When I took the Core sequence “Self, Culture, & Society” during my first year at the University of Chicago, it was one of the most eye-opening academic experiences I’d ever had—and it has remained one of the best courses I’ve taken at this university. I’ve taken the texts we read in “Self” with me over the years, and their teachings have shaped the way I approach intellectual problems. More than that though, the course completely changed the way that I think about the world.
So, I was incredibly excited to revisit my experiences during the last few months of my final year in the College, when I was the Smart Research Associate for the recent exhibition Smart to the Core: Embodying the Self. Organized by the Feitler Center for Academic Inquiry in tandem with the Division of the Social Sciences, the exhibition at the Smart Museum of Art was designed to be used as a teaching tool and additional resource for the “Self, Culture, & Society.” Using this course as a framework, Embodying the Self presented works by modern and contemporary artists—of varying races, ethnicities, gender, and sexual identities—who explored the question of a construction of self through various artistic strategies.
I applied for this particular position, not only because I love museums and really see myself in museums in the future, but also because I was very interested in engaging with the kinds of artwork it featured and drawn to its curricular purpose. Needless to say, especially if you know me personally, I love art, art history, and art historical research. I was excited to participate in a different kind of project than I had before, where I was a smaller contributor to a large scale endeavor, and through which I could also partake in diversifying the scope of “Self, Culture, and Society.” When I was a student, I’d thought the class had been lacking in representation in its syllabus, and I was thrilled at the idea of an exhibition with a diverse repertoire that spoke for itself. The idea of artworks that complemented, worked with, and maybe pushed against certain social texts was incredibly exciting.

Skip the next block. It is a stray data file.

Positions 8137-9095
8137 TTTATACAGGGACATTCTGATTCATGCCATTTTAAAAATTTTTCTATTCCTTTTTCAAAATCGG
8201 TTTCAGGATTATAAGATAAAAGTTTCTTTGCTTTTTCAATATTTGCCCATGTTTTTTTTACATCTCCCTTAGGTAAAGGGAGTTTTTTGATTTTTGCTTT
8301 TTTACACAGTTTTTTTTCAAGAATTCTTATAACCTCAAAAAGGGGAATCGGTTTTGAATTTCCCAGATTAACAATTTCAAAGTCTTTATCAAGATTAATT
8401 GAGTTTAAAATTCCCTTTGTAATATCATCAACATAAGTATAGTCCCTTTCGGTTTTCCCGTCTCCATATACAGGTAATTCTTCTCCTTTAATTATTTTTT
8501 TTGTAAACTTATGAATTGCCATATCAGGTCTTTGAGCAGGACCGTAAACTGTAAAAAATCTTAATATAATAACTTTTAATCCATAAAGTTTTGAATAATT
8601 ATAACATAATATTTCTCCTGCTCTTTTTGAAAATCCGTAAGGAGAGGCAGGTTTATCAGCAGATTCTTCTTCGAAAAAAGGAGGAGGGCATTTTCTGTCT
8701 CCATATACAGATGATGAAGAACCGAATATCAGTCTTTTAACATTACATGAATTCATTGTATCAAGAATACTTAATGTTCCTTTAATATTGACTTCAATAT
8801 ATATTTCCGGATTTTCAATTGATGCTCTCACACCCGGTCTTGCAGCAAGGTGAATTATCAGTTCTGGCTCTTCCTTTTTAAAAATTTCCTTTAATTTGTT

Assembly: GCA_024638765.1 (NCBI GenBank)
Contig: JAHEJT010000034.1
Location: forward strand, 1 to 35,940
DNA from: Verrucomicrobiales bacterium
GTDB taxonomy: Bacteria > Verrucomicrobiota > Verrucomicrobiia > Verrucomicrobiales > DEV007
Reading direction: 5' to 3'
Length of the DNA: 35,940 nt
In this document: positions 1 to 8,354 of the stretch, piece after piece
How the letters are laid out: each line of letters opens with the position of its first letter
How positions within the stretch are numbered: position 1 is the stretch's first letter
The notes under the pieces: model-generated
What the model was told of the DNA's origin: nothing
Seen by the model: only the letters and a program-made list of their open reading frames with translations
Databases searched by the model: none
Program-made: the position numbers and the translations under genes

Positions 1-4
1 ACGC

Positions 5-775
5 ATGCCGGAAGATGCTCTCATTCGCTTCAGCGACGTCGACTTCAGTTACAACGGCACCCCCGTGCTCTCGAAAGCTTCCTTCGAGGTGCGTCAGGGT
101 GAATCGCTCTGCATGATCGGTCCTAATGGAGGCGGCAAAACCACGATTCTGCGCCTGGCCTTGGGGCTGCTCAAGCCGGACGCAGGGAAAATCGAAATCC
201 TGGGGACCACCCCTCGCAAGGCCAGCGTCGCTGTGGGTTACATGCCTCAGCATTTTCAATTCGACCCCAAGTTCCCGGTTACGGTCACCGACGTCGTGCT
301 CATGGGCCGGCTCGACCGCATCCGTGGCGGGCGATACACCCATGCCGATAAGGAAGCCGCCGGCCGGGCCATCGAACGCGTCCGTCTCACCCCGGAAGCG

My position and the exhibition definitely lived up to these expectations. In addition to my own projects and responsibilities as an associate—like writing my first-ever object labels—I watched curators Issa Lampe and Berit Ness engage the exhibition with the curriculum in real time. They spoke to “Self” professors, offering information and advice concerning how to teach with and from the exhibition. They hosted and facilitated many classes in the gallery space, gave a reception for the entire sequence, and were resources for a very successful first iteration of a course-related exhibition as students engaged and through artworks in tandem with text. Students of “Self” were able to interpret the exhibition using the framework they’d developed in class. In the center of the room were books and texts for visitors to revisit while in the exhibition, annotate with ideas they’d developed in the exhibition, etc.
Around the same time that I became a Research Associate, I also completed training for and became a docent with the Smart. This allowed me to engage with the exhibition in an entirely different way— I was able to understand through practice and engagement that the exhibition’s framing didn’t need to limit interpretation, but could be expanded upon and retooled when considering different groups and their backgrounds.
One moment I think back often is a tour I co-led for a high school class of AP Art History students, in which we discussed Hank Willis Thomas’s I Am A Man. In this tour, we asked students to think through each phrase in the piece, and their relationship to race in American society. We spoke to them about collective versus individual identity, and the making of a self in all of this. They were extremely participatory, and by the end of the tour they had really understood and even incorporated this artwork into their idea of what “Art History” might be.
Experiences like this one really made the exhibition come alive for me in a way that went beyond my own engagement with “Self, Culture, & Society” and beyond my expectations of potential research that I’d developed when I’d first begun. It was incredibly satisfying and interesting to watch the exhibition exist differently for different audiences who interpreted it through both the original framework and their own methods of understanding. This, to me, was necessarily attributable to the intelligent, multifaceted curation that went into Embodying the Self, whose wall texts, overall framing, and grouping of intensely complex, multilayered, but widely legible objects opened up a space for this to happen.
All in all, I came out of my experience as a Research Associate with a newfound understanding that exhibition research, curation, planning, and educational aims all go hand in hand and necessarily need to feed and work off each other in order to measure the success of an exhibition.